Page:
Community

Darling Point was a small close-knit community, with a small number of families living in the area during the 1850s – 1880s. Many families intermarried and close friendships developed amongst residents. Most were also members of St. Mark's Church, which became a focal point for the community. Church on Sunday was also the day for meeting and gossip about the week's events. Conversations moved from gardens to business and families to politics.

St Mark's Church and Darling Point

St Mark's Church and Darling Point, 1857, by S. T. Gill
Pencil and ink drawing. Pd 95

Both Thomas Sutcliffe Mort and Thomas Ware Smart, whose properties bordered St. Mark's, allowed the public to walk through their gardens to church on Sunday, chatting to friends before the service. This public-mindedness also extended to their private art collections which they opened to the public on regular occasions. "These art treasures were collected not so much for the adornment of a noble mansion, or indeed in any respect for selfish ostentations display, as for the purpose of entertaining and improving the tastes of (their) fellow colonists..." it was reported at the time.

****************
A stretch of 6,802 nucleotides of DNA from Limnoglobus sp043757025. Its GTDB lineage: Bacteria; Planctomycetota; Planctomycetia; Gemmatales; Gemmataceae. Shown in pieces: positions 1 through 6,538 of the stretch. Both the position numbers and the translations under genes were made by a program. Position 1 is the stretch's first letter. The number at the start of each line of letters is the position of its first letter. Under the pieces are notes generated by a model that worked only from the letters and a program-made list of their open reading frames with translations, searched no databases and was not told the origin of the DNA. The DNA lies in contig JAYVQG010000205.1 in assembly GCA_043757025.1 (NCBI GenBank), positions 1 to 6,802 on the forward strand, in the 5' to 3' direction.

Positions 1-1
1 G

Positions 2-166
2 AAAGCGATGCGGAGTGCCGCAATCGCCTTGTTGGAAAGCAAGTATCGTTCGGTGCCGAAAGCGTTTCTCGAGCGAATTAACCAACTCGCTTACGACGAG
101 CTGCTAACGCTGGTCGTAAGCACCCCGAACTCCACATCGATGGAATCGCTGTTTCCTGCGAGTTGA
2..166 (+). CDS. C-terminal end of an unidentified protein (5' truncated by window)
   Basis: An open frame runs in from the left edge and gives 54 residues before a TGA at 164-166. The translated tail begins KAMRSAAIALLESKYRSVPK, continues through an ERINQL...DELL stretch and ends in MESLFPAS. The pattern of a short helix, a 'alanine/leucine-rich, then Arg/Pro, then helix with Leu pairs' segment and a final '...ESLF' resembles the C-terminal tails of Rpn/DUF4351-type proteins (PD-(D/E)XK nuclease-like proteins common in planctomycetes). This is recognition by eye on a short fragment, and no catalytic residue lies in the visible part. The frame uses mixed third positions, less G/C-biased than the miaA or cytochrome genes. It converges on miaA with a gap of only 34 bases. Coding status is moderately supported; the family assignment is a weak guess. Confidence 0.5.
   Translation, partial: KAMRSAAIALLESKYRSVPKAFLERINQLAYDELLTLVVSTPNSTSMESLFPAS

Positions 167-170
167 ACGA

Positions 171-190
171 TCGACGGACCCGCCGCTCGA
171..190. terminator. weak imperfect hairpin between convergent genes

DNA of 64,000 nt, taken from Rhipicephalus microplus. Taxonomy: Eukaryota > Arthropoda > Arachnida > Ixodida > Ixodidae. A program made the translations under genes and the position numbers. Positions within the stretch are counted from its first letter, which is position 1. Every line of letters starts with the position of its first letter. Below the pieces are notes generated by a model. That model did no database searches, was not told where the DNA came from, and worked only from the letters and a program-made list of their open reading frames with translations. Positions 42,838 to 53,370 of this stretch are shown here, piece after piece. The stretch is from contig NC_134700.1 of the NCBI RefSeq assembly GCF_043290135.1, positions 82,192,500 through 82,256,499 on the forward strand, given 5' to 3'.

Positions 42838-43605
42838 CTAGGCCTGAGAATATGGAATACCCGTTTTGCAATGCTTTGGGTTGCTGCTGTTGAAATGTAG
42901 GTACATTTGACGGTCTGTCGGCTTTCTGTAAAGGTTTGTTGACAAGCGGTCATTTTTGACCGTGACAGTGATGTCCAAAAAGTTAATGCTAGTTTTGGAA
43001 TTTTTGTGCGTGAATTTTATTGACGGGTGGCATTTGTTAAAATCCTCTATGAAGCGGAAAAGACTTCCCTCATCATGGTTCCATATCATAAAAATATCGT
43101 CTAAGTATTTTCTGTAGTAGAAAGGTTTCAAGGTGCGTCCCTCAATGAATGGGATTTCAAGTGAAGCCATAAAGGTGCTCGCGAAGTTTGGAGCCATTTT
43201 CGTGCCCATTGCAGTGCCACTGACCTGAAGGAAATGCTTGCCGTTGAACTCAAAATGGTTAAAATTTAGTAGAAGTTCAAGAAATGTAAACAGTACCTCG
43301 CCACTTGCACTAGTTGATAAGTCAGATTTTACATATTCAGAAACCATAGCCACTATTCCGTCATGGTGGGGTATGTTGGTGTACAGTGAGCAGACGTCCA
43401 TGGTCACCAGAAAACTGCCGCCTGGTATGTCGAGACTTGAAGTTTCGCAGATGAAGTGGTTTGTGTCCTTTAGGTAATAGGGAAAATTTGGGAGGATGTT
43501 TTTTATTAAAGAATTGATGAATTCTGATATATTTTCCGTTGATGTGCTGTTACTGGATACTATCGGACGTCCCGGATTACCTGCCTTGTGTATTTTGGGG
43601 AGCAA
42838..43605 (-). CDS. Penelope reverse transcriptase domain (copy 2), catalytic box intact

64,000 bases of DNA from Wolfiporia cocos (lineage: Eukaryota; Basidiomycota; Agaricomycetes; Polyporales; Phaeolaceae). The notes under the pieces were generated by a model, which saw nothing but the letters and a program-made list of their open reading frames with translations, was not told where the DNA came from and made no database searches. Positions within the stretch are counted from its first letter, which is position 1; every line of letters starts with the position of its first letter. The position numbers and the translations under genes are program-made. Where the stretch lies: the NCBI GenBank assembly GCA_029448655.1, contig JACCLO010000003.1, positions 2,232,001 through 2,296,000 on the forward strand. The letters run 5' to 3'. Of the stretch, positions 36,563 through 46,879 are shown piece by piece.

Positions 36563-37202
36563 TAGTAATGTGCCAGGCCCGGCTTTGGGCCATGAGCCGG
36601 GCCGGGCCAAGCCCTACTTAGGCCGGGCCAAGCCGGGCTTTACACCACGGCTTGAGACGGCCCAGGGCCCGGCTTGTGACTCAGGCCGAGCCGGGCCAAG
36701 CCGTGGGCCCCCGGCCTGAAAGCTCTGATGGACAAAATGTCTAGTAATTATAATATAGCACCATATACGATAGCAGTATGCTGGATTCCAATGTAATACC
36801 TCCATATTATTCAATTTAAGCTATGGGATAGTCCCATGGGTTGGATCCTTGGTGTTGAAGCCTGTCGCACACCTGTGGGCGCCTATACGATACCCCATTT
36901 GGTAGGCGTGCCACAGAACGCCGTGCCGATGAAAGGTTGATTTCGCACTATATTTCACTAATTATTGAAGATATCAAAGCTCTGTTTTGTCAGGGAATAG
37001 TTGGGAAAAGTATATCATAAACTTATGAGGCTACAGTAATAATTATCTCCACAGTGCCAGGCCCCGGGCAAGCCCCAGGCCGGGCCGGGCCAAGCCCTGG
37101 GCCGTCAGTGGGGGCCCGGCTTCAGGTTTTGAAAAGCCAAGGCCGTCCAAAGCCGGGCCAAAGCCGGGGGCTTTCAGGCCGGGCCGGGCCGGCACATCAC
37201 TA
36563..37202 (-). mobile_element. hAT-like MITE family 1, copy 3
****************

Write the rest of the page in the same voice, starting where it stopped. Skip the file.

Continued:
St. Mark's Church, which opened for worship in 1852, was built on land originally given by Thomas Sutcliffe Mort and local parishioners continued to contribute to the church's development. The close-knit congregation comprised various members of Darling Point society including the Nortons of Ecclesbourne, the Mitchells of Carthona, the Bradleys of Lindesay, the Tooths of Brooksby, the Horderns of Retford Hall. St. Mark's has always been a popular and fashionable venue for society weddings, for both Darling Point residents and Sydney's aspiring social set.

Quick Links

Looking East
Made possible through a partnership with Belinda Hutchinson & Roger Massy-Greene